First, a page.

Source: Successful Town Centres Developing Effective Strategies17

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teams that already operate in close contact with existing local communities, including residents, local businesses and visitors. In putting forward this framework, we are calling for a holistic approach to place-making, urban regeneration, place-branding, and place management which should be intimately linked within a single process, with place management starting much earlier, at the design stage, and sustainability provided through mechanisms that are self-funding (such as, but not exclusively, BIDs). This would greatly enhance the acceptance by local stakeholders of particular regeneration projects, and so increase the chances of their success, with greater potential for the creation of sustainable mechanisms of social innovation and entrepreneurship locally. It has been argued in a recent report, 21st Century Retail Policy,20 that in order to help the high street thrive, [the] Government should significantly expand the scope of Business Improvement Districts, with increased powers given to the areas retailers, subject to safeguards for local residents. They add that where the local authority is consistently failing, retailers should be allowed to vote to be run by BIDs, using management companies to take on the role of local authorities; and that these new and stronger BIDs should control planning issues such as the uses a building can have, car parking and transport policies. The report also says that failing high streets should be converted into offices and homes to contribute towards housebuilding targets. We argue for something different and more comprehensive. New structures are certainly needed, but these should be, as Syrett has previously noted,19 rooted within an understanding of local conditions/opportunities/constraints and aimed at strengthening indigenous capacity to respond, adapt and create new roles. Syrett points out that in order to achieve this, local/city/regional governance structures that possess genuine power and autonomy to decide priorities, allocate resources and demonstrate leadership are needed. This is akin to the positive planning to emulate European successes in places such as Vauban in Freiburg and Ypenburg in The Hague, recently called for by Peter Hall.21 This is why local government and local planning authorities should step in, to formulate their vision as leaders, investing in making our communities better places in which to live and work. The Grimsey Review, An Alternative Future for the High Street,22 published in September 2013, called on local authorities to act confidently and proactively to make high streets the centrepiece of their local economic vision and to use their cash reserves to make a difference. However, it fell short of arguing for town centre managers (or officers responsible for the socio-economic performance of high streets 536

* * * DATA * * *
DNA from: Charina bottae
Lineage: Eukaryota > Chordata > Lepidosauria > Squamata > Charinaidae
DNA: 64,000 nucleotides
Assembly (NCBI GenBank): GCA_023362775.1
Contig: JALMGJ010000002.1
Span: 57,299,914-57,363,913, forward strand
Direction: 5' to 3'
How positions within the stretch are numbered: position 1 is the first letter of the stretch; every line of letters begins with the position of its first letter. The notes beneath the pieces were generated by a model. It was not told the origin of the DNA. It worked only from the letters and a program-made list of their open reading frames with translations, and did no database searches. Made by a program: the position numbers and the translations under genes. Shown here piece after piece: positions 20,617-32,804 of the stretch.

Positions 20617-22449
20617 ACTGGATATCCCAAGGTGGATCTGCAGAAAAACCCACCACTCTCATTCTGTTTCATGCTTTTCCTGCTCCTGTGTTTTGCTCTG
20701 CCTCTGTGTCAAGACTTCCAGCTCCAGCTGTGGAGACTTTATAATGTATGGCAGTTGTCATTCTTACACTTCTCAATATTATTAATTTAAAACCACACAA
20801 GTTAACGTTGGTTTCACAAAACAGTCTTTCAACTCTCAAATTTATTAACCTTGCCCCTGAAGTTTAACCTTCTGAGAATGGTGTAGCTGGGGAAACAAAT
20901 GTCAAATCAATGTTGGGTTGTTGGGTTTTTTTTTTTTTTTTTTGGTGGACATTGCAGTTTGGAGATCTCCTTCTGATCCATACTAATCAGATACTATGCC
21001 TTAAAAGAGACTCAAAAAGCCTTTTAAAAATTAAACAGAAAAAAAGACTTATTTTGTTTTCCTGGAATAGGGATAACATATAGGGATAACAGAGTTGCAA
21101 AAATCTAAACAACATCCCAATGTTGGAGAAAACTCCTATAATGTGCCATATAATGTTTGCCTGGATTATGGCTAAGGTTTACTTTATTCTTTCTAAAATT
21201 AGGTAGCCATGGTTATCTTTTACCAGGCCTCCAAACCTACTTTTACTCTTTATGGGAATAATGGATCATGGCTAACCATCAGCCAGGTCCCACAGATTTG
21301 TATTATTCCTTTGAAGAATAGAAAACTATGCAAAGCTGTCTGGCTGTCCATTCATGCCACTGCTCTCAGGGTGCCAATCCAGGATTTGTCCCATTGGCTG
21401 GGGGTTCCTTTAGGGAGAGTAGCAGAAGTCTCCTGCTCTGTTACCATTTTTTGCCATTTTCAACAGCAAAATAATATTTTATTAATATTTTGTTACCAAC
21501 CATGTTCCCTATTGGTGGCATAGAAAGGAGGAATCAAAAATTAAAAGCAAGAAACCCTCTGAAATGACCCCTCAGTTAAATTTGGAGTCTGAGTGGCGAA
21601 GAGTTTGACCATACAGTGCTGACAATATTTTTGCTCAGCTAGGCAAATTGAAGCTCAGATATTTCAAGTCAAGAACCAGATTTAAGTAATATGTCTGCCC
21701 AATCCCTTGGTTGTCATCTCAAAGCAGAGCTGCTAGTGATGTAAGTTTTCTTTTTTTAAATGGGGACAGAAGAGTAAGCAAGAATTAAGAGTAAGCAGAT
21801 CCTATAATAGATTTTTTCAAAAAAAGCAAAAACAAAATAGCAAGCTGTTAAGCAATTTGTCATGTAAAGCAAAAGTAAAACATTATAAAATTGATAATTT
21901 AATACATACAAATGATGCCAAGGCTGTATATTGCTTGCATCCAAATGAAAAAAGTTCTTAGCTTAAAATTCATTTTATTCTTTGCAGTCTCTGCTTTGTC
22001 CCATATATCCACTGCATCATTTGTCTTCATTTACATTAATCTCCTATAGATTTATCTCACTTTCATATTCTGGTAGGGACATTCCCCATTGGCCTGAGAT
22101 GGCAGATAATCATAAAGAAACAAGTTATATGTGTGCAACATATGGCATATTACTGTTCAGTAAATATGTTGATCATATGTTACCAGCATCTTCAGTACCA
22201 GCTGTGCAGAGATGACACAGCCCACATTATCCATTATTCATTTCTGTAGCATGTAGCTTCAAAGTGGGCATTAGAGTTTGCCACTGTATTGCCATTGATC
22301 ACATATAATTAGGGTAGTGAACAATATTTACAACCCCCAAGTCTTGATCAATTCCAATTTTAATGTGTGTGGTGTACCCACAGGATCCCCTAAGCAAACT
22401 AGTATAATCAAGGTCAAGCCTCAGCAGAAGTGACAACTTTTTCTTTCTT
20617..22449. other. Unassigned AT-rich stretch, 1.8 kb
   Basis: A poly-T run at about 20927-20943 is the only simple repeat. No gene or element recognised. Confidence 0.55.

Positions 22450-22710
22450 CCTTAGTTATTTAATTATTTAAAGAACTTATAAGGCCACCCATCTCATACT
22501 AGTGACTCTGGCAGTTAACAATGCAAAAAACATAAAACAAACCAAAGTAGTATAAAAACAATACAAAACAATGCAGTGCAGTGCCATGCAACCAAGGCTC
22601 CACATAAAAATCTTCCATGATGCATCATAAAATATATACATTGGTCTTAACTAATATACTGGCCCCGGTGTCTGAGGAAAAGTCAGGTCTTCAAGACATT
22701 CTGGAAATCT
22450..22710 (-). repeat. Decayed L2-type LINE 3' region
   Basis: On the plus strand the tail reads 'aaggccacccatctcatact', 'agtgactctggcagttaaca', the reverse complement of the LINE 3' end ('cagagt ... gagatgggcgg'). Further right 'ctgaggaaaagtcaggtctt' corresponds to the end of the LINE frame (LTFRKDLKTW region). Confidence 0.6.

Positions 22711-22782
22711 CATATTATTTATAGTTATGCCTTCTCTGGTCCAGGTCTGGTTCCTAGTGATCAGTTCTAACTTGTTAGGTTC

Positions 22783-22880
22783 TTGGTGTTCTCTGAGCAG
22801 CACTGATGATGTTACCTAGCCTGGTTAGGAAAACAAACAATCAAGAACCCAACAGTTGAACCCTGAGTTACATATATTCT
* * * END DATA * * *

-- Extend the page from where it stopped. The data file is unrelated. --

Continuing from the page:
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and town centres) to be given a statutory position in local authorities. Given the crucial role that town centre partnerships, BIDs, town teams, town centre management teams and other similar place management models play in working towards the socio-economic sustainability of town and city centres in the UK and in thousands of localities across the Europe, the words of J.F . Kennedy appear to be particularly poignant: We will neglect our cities to our peril, for in neglecting them we neglect the nation.
Andres Coca-Stefaniak is Programme Manager for Research and Strategic International Partnerships at the Association of Town and City Management, and Senior Lecturer at the Centre for Innovation Management and Enterprise, University of East London. Samer Bagaeen leads the University of Brighton Planning School, and is a member of the TCPAs Policy Council and the RTPIs General Assembly. The views expressed are personal.